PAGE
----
Monday, February 13, 2017

Internet of Things DDOS attack danger.

Yes friends, those wifi capable lightbulbs may not be such a great idea.

A full-blown Skynet situation might be the thing of science fiction (we hope, anyway), but that doesn't mean bizarre things involving machines can't happen. As proof of this, Verizon teased an entry in its upcoming 2017 Data Breach Digest that describes a recent DDoS attack on an unnamed university involving vending machines, light bulbs, and 5,000 Internet of Things (IoT) devices.

As with many DDoS attacks involving IoT devices, this one is the result of system administrators being a little too lax with security on these seemingly benign devices. The university in question dismissed complaints from students across campus about slow or inaccessible network connectivity. When things took a turn for the worse, the university called in the cavalry—Verizon's RISK (Research, Investigations, Solutions, and Knowledge) team, in this case.

It is worth reading in its entirety, because the university very nearly had to -replace- 5000 some odd light bulbs, vending machines and other little IoT doodads. That would be a big bunch of money. All because of some script kiddie with a hack, and really bad network security.
Now, here's why this is even a thing. This chip right here: ESP8266. From the wikipedia article on it:
The ESP8266 is a low-cost Wi-Fi chip with full TCP/IP stack and MCU (Micro Controller Unit) capability produced by Shanghai-based Chinese manufacturer, Espressif Systems.[1]
The chip first came to the attention of western makers in August 2014 with the ESP-01 module, made by a third-party manufacturer, AI-Thinker. This small module allows micro-controllers to connect to a Wi-Fi network and make simple TCP/IP connections using Hayes-style commands. However, at the time there was almost no English-language documentation on the chip and the commands it accepted.[2] The very low price and the fact that there were very few external components on the module which suggests that it could eventually be very inexpensive in volume, attracted many hackers to explore the module, chip, and the software on it, as well as to translate the Chinese documentation.[3]
The ESP8285 is an ESP8266 with 1 MB of built-in flash, allowing for single-chip devices capable of connecting to Wi-Fi.[4]
This particular little devil is the size of a fingernail and costs ~$5US in bare-chip form at bulk prices. One-of is $7.00. Here it is at Adafruit, with a break-out board and power circuitry etc. for under ten bucks.

This unity allows WiFi connectivity to virtually anything, amazingly cheaply. There are other such chips on the market, some are a lot cheaper. That's why we have WiFi connected LED light bulbs on the market, suddenly.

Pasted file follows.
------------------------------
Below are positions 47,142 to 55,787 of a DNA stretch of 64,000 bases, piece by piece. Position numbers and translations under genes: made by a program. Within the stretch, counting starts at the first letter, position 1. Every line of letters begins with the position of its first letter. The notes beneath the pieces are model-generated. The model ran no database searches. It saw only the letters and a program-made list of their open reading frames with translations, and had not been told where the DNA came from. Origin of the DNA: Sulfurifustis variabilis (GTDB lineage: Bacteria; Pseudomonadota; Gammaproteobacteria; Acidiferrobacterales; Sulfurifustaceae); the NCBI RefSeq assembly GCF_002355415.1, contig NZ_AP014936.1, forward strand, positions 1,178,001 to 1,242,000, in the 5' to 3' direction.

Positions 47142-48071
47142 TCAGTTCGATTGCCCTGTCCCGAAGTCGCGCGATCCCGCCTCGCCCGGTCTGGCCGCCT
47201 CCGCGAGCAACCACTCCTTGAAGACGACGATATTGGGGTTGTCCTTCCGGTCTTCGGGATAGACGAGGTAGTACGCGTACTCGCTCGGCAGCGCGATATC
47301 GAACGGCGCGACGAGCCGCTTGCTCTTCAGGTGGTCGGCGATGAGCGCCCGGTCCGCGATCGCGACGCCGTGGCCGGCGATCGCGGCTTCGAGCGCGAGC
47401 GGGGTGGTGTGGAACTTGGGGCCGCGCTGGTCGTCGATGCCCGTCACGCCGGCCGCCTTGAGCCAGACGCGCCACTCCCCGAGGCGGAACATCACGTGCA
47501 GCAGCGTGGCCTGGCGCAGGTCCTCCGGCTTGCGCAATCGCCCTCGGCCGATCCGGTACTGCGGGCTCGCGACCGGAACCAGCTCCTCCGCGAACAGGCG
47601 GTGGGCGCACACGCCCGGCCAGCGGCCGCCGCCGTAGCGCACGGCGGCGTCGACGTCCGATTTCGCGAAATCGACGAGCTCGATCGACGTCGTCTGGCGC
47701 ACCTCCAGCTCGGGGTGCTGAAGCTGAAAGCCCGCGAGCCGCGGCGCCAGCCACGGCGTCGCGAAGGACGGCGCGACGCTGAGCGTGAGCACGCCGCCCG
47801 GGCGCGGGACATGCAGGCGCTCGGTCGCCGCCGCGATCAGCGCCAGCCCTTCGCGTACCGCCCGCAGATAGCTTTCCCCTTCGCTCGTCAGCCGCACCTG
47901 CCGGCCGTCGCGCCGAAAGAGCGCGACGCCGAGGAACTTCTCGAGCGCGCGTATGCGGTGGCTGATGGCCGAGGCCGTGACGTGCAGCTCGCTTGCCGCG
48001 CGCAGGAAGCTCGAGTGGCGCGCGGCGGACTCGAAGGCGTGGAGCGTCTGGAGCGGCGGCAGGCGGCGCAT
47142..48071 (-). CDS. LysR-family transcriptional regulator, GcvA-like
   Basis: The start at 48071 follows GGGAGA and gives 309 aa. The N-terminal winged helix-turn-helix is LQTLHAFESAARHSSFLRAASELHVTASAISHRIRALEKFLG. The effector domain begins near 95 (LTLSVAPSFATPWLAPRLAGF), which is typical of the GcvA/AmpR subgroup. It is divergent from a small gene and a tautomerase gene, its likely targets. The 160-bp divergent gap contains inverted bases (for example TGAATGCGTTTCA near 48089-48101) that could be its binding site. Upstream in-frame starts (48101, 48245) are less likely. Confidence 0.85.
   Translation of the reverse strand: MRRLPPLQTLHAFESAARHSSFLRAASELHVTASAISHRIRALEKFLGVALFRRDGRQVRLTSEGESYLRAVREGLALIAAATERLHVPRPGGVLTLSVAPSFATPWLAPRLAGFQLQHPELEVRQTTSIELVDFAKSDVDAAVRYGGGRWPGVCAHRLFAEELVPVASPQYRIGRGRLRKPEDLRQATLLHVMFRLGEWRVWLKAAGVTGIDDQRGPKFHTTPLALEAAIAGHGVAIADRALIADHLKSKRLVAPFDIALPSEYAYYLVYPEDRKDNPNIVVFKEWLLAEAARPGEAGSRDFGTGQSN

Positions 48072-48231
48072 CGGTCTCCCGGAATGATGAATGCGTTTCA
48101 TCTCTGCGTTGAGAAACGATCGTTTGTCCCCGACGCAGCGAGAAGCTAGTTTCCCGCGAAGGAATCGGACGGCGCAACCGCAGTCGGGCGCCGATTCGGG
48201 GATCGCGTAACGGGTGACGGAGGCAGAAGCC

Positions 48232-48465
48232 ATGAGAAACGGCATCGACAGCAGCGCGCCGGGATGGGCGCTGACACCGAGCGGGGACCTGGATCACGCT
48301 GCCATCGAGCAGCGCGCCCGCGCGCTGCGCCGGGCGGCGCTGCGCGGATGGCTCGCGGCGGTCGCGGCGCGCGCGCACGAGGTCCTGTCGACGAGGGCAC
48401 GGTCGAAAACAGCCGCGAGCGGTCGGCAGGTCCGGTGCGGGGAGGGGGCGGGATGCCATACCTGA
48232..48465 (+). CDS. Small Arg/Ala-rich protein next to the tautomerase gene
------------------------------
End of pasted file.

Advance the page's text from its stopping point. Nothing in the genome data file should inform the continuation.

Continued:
This particular chip is not as powerful as a PC, but there are lots of implementations out there that are. There are others that have less capability but are smaller, they get down to rock salt grain sized.

You can WiFi chip anything. Kid's dolls, Hot Wheel cars, flying drones smaller than a pack of smokes. Or how about an extension cord, a USB or HDMI cable, a stapler, a watch, an eraser, a pencil... an Ethernet connector... You get the picture.

And when I say "you", I mean you, Mr./Ms./Whatsit Reader can most likely crank one of these things together and program it to do what you want. It is really not hard, if you have the determination or the driving need to do it.

What has not happened, is an industry standard method for SECURING these things. You have 5,000 PC-grade devices on a network, you need to password protect them. Unfortunately, most people have no experience doing that kind of thing. Hence a university having to hire Verizon to clean up their network for them.

Here's something from 2007 about that very issue. You don't have to be a genius, the tools are out there. But, you do have to pay attention and keep up with the jerks who crack these things.

Also the hardware, Qualcom announced 802.11ax today. Brand new ARM quad-core routers and brand new receivers, a whole new universe of hackery to guard against.

Just remember, if it doesn't HAVE WiFi they have to stick a wire into it to crack it. I'm all about the wires, these days.

The Deplorably Wired Phantom

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